2. Hi, Marian,
    I am so happy for you that you get to make this trip! Takes me back to the one trip I made (so far) “across the pond”, to Scotland. Walked everywhere, many streets were cobblestone, the countryside and architecture was beautiful, interesting sights, sounds, people, and food. Snapped what seemed like a gazillion photos, and still didn’t take enough! I kept my cash, passport, etc. in a small “neck wallet”, and in a shirt with a kangaroo pocket that I always kept one hand in. Have you thought about wearing your backpack as a “front pack”?
    Will be praying for safe travels for you, your mom, and the group.

    1. We had cobblestone streets when we live in Germany and I sort of miss them (although they were terrible for roller skates and bikes!) I haven’t been to Scotland, but I’d love to go one day.

      Yes, I will turn my pack to the front when we’re on the metro or in any crowded situation.

  3. Your art has been so inspiring to me! Would you consider doing a post about how you practice color mixing? I’ve read some about it, but I’m struggling. I love to look at your cards and would like to learn the how and why of your color combination practice.

    1. agreed!
      how and why?
      do you have to make sure those tins lie flat or else they’ll spill? or do they just dry out and you add water when painting?
      can’t wait to see your travel art! you have a gift!!

      1. I leave the tins open for a few days after I fill them and allow the paint to dry out. Since both are watercolors, they turn back into liquid paint once water is added to them. That’s one reason why they travel so well!

    2. I certainly can, but honestly there are so many true art teachers who would tell you better than I could! I will share some of what I’ve learned, though, along with some of my favorite color mixings and reference books.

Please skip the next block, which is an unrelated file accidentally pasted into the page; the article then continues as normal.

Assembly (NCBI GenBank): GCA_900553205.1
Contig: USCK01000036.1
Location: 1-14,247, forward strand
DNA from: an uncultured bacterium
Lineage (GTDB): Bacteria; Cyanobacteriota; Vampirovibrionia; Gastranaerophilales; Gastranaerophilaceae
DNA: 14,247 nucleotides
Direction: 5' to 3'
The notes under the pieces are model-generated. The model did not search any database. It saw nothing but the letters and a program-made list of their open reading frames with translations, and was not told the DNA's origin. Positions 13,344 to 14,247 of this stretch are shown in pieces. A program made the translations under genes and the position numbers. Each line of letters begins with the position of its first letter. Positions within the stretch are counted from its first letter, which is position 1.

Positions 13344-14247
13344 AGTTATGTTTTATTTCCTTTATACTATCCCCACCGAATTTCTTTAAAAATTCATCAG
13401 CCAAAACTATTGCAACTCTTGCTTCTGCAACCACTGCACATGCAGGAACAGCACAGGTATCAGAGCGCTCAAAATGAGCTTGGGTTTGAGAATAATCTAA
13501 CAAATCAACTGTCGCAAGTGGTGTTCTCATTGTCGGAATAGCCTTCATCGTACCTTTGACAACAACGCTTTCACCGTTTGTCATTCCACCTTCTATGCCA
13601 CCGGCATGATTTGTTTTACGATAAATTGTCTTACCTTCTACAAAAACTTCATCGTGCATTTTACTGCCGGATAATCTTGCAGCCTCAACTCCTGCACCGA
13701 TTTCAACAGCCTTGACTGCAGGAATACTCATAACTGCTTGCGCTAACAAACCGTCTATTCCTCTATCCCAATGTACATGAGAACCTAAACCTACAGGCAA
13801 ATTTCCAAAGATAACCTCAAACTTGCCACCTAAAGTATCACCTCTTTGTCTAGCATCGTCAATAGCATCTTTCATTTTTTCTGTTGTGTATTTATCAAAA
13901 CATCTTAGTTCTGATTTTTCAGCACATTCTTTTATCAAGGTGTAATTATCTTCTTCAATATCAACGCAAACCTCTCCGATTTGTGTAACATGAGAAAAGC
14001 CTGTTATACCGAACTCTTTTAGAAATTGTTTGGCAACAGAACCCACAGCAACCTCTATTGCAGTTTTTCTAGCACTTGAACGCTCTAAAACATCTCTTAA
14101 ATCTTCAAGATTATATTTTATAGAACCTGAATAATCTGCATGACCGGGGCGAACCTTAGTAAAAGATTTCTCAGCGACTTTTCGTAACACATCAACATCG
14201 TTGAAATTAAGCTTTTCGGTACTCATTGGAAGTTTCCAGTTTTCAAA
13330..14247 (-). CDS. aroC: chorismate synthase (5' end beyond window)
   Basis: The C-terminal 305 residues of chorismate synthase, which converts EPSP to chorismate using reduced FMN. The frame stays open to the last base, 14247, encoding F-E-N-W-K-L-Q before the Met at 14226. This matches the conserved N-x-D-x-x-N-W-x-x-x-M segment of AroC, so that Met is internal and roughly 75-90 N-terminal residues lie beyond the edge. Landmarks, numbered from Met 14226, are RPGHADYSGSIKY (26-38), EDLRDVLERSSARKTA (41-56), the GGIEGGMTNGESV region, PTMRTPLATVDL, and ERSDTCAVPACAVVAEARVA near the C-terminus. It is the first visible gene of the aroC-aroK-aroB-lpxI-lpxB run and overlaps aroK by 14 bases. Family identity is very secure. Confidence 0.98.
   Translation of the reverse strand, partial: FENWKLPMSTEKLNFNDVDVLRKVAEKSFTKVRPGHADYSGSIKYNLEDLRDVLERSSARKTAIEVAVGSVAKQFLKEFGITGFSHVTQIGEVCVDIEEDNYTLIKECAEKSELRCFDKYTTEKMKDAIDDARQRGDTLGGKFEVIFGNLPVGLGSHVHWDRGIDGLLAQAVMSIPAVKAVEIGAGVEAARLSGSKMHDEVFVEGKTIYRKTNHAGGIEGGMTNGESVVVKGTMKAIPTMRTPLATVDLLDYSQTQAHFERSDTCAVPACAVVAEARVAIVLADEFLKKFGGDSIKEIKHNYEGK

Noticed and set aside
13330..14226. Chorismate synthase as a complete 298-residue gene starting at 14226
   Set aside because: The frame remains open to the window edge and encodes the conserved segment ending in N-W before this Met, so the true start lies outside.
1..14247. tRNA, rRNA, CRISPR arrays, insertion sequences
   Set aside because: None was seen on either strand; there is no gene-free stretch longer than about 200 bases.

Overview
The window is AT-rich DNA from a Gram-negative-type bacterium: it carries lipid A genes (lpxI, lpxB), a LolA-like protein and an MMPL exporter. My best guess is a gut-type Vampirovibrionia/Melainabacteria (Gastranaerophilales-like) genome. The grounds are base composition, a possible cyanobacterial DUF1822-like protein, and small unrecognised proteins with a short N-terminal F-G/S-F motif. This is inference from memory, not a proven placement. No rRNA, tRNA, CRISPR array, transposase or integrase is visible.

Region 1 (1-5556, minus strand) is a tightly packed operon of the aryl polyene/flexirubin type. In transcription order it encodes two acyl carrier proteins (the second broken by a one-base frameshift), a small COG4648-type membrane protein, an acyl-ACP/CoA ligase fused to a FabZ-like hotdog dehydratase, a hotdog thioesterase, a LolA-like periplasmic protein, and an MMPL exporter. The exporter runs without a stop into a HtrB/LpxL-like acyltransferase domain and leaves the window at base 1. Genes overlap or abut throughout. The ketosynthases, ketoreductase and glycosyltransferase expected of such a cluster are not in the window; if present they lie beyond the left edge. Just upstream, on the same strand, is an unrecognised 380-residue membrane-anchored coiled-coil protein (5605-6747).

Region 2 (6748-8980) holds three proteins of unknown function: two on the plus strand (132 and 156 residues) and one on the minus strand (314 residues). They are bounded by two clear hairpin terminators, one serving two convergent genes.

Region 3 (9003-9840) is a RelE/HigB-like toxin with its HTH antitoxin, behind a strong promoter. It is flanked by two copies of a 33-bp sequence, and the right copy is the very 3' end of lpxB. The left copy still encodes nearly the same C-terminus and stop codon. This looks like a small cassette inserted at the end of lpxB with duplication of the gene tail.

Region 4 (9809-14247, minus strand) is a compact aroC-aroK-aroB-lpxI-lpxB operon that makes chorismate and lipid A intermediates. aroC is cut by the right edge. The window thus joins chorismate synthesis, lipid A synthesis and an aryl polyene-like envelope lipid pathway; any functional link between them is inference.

1. We will see it on our river tour, but may take a little jaunt over there on as well. I don’t think we’re too far from it.

    1. That’s what I would’ve done, honestly! I already bought the Louvre tickets, though, so we’ll go in and just see the highlights. We’ll leave a bigger chunk of time for Musee D’Orsay, though!

  4. Ten years ago, I went to Italy, twice. I used Suzy Gersham’s Born to Shop books (unfortunately she passed away soon afterwards). One of my favorite places was The Mall, outside of Florence. I bought beautiful leather goods, Gucci, for such affordable prices (Gucci suitcase, $90). This is REAL merchandise, not knockoffs. Europeans only buy a few items a season, the rest go here. If you get a chance, check it out. You will love the Uffizi Museum in Florence. The Botticellis will make you cry. Have fun!

    1. I am hoping to buy something leather in Italy! I love real leather goods. I will be with my retreat group, so I’m not sure where we’re going, yet, but I’m sure some shopping will be included!

  5. One more thing, in Florence, I was caught in a group of businessmen, one of whom tried to pickpocket me. My uncle, a retired cop, lost his backpack to a group of thieves on the Metro (he set it down). Yes, this is real, but violence is extremely small.

    1. Yeah, it’s so unfortunate, but I know it happens! My grandpa’s wallet was stolen in Moscow and I got into a tug of war over my bag with a young woman. Thankfully, it was around my neck and shoulder, so I won that battle! I have learned to be very mindful of that sort of thing, but I know it can still happen even with careful planning.

  6. Hi,
    Don’t go to the Louvre unless you have just a few things you really want to see. It’s overwhelming and easy to spend all day and still not know what you saw. Go to St. Chapelle. The stained glass is the most beautiful thing I’ve seen. So many things and so little time! Soak it up!